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Birds are Taking Flight From Climate Change

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  • Mike Neuman
    Birds are Taking Flight From Climate Change In the Snowy Mountains, the Flame Robins are arriving weeks earlier than before. Noisy Pittas in Queensland no
    Message 1 of 1 , Apr 13, 2005
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      Birds are Taking Flight From Climate Change


      In the Snowy Mountains, the Flame Robins are arriving weeks earlier
      than before.

      Noisy Pittas in Queensland no longer need to winter in the lowlands,
      spending their entire year in the mountains instead.

      In Melbourne, Crested Pigeons are among the many native birds seeking
      out new territory as the continent warms, said Mike Weston of Birds
      Australia.

      Dr Weston said the birds were unheard of in the Victorian capital 20
      years ago. "Now they are one of the most common pigeons."

      Dr Weston is part of a research team, led by Dr Lynda Chambers, that
      found climate change contributed to changes in the distribution,
      breeding behaviour and migratory patterns of more than 40 bird
      species. The study is published in the latest issue of Emu, the
      journal of the Royal Australasian Ornithologists Union.

      Dr Weston said the effect of climate change on birds was easier to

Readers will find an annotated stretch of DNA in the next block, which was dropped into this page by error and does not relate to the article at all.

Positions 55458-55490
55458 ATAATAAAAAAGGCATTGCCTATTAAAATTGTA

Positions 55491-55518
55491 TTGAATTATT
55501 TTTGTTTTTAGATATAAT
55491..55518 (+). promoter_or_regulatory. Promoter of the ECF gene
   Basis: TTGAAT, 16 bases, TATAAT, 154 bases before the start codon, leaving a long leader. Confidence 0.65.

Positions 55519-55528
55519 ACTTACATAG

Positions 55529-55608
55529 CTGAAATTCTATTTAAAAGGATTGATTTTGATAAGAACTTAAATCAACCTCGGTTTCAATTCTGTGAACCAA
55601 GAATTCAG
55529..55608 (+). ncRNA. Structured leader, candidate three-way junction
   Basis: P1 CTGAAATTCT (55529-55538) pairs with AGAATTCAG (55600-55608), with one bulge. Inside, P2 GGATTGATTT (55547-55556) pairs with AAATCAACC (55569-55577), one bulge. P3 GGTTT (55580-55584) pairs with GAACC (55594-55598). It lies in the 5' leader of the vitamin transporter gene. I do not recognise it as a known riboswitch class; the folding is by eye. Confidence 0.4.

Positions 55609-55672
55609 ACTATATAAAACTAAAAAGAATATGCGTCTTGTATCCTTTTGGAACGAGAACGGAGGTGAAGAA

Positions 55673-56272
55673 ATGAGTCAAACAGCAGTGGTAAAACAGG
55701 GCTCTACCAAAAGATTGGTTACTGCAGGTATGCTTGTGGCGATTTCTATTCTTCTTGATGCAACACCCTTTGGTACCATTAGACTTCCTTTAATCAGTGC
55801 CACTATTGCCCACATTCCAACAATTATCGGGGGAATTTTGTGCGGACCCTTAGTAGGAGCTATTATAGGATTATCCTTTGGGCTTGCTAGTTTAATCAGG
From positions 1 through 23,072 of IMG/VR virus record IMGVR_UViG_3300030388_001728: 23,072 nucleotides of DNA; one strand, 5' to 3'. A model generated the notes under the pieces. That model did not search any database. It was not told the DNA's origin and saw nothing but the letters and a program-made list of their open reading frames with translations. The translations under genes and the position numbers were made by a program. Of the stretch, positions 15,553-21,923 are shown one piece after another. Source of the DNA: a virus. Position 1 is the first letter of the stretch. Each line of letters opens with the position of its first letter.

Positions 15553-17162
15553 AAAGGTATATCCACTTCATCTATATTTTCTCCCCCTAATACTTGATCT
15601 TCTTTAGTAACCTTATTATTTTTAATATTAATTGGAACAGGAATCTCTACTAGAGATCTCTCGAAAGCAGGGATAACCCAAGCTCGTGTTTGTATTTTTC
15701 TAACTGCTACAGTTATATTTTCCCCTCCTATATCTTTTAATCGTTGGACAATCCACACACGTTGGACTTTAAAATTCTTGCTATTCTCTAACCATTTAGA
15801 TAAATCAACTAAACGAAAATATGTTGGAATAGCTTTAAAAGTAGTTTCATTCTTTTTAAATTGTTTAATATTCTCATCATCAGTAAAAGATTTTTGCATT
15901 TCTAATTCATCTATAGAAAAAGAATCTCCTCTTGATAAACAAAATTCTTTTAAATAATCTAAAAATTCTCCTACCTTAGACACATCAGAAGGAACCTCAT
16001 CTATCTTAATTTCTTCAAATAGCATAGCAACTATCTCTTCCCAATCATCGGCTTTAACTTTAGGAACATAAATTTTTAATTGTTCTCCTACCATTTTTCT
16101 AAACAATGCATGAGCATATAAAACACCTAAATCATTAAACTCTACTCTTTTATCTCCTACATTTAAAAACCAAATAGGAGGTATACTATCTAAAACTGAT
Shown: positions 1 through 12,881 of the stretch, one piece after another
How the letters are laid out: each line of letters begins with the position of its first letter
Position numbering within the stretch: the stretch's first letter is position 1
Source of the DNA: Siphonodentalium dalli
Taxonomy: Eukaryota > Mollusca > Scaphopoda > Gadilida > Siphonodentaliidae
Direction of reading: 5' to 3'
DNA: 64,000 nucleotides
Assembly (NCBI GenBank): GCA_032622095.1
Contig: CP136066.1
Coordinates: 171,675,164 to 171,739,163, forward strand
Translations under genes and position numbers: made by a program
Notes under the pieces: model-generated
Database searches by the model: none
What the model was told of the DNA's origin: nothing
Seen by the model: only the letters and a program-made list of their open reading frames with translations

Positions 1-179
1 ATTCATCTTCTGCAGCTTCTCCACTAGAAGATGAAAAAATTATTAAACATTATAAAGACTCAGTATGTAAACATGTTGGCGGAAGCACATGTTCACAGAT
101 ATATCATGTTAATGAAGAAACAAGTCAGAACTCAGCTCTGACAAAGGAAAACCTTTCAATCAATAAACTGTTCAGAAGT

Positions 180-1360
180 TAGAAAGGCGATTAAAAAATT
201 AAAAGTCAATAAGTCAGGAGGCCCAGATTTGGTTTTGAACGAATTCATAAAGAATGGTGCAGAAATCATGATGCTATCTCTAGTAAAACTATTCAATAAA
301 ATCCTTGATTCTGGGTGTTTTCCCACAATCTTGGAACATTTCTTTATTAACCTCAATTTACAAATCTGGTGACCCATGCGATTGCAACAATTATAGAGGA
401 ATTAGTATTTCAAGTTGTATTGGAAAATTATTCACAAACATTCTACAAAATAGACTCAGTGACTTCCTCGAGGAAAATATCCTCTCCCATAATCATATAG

chart in other countries, such as Britain, "where the arrival of the
      swallows has been recorded for well over 100 years".

      Birds Australia has more than 8000 volunteers monitoring avian
      behaviour, but much more research was needed if significant damage to
      the ecology from global warming was to be avoided.

      "One of the most striking things is how little is known about the
      possible impact on Australian birds," Dr Weston said. "Yet climate
      change is expected to have profound and complex impacts on virtually
      all [bird] species."

      Sea surface temperatures in many tropical regions have increased by 1
      degree, and abnormally high water temperatures on the Great Barrier
      Reef in 2002 led to reduced food supplies for Wedge-tailed
      Shearwaters and the loss of more chicks than usual.

      On Heard Island, in the Southern Ocean, the number of Black-browed
      Albatrosses trebled in the past 50 years. In Antarctica, the recent
      decline in Adelie Penguin numbers has been linked to mid-winter
      warming and reductions in sea ice.

      Flame Robins are among seven out of 11 species whose arrival in the
      warmer months in the Snowy Mountains is at least a month earlier than
      it was in the 1970s.

      Source: Sydney Morning Herald, 11 April 2005
      http://smh.com.au/news/Science/Hot-under-the-feathers-birds-are-
      taking-flight-from-climate-change/2005/04/10/1113071854772.html?
      oneclick=true#
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